I can remember my grandmother
     taking eggs from under a hen
    and on the way back, squirting
        milk from the udder cow.
      Srish srash, srish srash into
           a galvanised bucket.

    Out on the sill, souring lactose
       looked like a white brain in
     preserving fluid and together
    with the chickens yolk, took on
     the same colour, as the house
               of yellowed ochre.

      The mixing bowl resembled a
      world war one soldiers helmet,
     with near escapes of hen pecked
        enamel and skirmishes with
                 under fed dogs.

       Hands hauled sifted flour in
         memorised cup-holds,
           salt, a pinch in haste,
               a curse removed,
             a shoulder blessed.

         Fire, of turf, which smoke
       the walls and time caressed.
       Soda rising, raisins bursting,
    window cooling, dough to crust.
There's a steely stillness
when we talk,
a well
of steely
stabbing
silence
deep
and
deliberate.
There's a
stillness
when we
talk.
I want to
drain the
talk of hope,
give it
nowhere
to go
tear the
freshness
from your
acrimony,
silence
your
morose
decree.
Silence,
stillness
is my
creed
yes indeed.
Stop up my
ears
I need reprieve.
By your
leave
I embrace
the stillness
I have no
need to
talk.
You balk!
Your
conniving
soul
wreaks havoc
when we
talk.
old stuff, venting about an unbearable work situation.
An old black man, in a hot dry month,
sat in the shade of the Baobab tree.
The once verdant grasslands
were dry with drought,
victims of the winds of change.

“Old, they call me old.” He thought,
“my Seventy summers have turned me gray,
but this Baobab tree grew tall and strong
When Roman legions passed this way.”

The old man chewed the baobab fruit
and sank into a trance like state.
He was in a state of mind;
Not quite asleep, not quite awake.

He heard a voice: “I thirst.” It said,
Though he was sure he was alone.
It seemed not a human voice:
a dry dispassionate monotone.

“For generations, men like you
Have sought my shelter from the Sun,
But now it is finished; the land is parched
And I am dying, little one.”

The old man wept to hear these words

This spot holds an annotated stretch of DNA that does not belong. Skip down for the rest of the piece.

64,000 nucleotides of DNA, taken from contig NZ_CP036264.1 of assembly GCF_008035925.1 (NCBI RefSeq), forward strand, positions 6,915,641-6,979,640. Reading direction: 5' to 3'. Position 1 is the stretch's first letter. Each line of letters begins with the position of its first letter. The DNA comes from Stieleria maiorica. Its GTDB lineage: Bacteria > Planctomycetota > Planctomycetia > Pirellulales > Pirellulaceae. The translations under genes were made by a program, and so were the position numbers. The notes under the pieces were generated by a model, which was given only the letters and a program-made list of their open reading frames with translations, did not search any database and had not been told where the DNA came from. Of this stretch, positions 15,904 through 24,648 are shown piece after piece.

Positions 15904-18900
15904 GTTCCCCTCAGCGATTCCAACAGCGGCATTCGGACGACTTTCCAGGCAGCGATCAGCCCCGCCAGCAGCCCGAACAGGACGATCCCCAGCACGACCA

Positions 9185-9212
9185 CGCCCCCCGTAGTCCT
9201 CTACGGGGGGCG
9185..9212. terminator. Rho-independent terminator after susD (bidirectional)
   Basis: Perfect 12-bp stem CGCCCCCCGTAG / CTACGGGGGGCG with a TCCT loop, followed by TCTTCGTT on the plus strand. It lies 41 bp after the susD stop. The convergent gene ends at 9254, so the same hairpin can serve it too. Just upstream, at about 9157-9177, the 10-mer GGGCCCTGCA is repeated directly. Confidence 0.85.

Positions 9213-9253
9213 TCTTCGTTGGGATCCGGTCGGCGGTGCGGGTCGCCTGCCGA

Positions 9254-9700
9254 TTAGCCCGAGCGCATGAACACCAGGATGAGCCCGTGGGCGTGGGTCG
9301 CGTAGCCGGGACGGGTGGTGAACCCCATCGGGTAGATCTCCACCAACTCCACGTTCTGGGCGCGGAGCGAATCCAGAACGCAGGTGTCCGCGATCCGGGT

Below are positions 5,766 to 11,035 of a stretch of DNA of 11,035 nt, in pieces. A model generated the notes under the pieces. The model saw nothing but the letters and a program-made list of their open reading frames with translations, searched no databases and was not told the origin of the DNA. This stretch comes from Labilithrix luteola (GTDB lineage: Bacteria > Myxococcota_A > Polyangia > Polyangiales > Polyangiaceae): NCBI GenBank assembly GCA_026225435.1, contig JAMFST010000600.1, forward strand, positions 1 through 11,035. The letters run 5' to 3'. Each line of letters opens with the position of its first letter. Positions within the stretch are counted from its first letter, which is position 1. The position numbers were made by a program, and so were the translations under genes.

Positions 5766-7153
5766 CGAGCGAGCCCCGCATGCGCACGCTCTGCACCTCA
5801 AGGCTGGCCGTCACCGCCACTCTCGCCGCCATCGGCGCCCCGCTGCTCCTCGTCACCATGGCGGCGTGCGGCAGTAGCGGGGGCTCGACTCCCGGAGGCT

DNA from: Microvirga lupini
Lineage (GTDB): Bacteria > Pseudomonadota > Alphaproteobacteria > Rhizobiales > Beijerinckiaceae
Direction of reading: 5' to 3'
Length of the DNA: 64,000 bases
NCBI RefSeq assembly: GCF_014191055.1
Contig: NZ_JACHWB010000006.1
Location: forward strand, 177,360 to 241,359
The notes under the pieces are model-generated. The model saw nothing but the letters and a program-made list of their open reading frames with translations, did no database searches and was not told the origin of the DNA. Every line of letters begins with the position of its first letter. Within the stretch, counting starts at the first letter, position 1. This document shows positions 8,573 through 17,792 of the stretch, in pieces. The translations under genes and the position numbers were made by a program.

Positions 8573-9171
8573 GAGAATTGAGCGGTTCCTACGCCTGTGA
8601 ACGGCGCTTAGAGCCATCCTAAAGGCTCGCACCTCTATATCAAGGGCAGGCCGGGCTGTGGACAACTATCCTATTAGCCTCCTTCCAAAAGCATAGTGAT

For when these trees die, as they must,
They collapse upon the barren ground
So quickly they return to Dust.

“The world has changed for you and me,
The winds are dry beneath the sun.
I forgive the world of men
For they know not what they have done.”

The old man woke up with a start
and raised himself up with his cane.
He wept to think this tree would die

but tears cannot replace the rain.
The Baobab tree is called "The Tree of Life" for the nutrient dense fruit it provides in Africa's dry season. As the Climate of the continent is changing and desertification is taking place the oldest of the trees are dying of thirst
The last seeds planted
sprouting exuberantly
in the summer rain.
Yesterday, Lillian told stories
while she hilled up her
onions (yellow Dutch).  
I,
weeding and loosening
soil around the dahlias
just a row over,
listening.

Warm!
The sun was warm
almost too warm,
the soil was warm
and dry.

And the old maestra told
stories while we worked.

Her trip to Japan,
with her blond curly-haired
boy. How he went
missing in the swimming pool,
then was found.
An announcer
came on to explain
that he had been found,
that he was just through
swimming.   Suddenly
everyone left the pool
when they heard this,
to follow him,
young Japanese girls running
their hands through his curls.

Lillian, the chaperone
in her red
Canada jacket,
not a clue what was going on,
said looking back
she realizes she was a little naïve.

And then later, at the Emperor's Palace
she lost him again.
He had broken through
the ropes to look
inside the palace,
(hoping to see the Emperor?)
and was escorted out
by security guards!

Then on the subway -
they were stuffed into the train -
fast, or left behind -
literally stuffed in
by transit workers.

Lillian turned to tend
to the broad beans, three
rows over, and I got
lost in the glads.

Today we're hilling
potatoes, who knows
where it will take us.
From the garden journal.
Blah blah blah
blabbity blappity bip
blah boop.
This will be my last post for, at least, the next two weeks.
Obviously, neither you nor I will be missing much.
'Strangers' have moved in next door
Now called my 'neighbors'
There is a hive of activity next door, new neighbors, young and fresh-faced
Newlyweds just starting a new chapter in their lives
In their first home together..
This has a deeper meaning  ... thanks for reading...kimx
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